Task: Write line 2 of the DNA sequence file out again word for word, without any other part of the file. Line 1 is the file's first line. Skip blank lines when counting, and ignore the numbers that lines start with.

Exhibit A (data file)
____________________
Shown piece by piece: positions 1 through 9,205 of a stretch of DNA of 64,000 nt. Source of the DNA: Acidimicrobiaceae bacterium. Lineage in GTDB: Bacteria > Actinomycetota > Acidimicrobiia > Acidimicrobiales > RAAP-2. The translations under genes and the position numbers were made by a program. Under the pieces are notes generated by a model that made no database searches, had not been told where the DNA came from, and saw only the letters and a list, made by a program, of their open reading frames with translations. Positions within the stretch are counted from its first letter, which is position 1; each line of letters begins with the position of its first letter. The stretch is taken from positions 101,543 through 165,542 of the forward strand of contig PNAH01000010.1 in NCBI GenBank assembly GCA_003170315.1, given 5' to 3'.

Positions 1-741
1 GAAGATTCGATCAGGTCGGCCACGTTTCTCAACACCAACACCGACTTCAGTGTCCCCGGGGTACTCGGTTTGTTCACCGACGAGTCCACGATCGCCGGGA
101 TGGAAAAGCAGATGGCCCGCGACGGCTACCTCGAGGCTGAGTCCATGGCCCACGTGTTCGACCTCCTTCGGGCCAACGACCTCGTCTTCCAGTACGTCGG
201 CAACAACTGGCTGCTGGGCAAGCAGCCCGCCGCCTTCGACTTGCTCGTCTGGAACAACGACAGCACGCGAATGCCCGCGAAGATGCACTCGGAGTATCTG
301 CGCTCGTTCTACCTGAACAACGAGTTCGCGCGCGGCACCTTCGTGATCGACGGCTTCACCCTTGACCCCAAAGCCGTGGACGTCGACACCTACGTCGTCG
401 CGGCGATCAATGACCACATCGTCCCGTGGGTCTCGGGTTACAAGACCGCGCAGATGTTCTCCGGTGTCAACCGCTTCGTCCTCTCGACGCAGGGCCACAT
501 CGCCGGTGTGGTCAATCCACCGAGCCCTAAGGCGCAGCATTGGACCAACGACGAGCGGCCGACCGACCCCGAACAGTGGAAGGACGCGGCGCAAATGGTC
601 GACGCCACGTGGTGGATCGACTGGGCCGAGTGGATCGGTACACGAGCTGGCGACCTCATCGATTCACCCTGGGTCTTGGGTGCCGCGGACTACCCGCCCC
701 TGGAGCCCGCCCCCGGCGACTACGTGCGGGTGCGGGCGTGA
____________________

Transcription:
Positions 1-741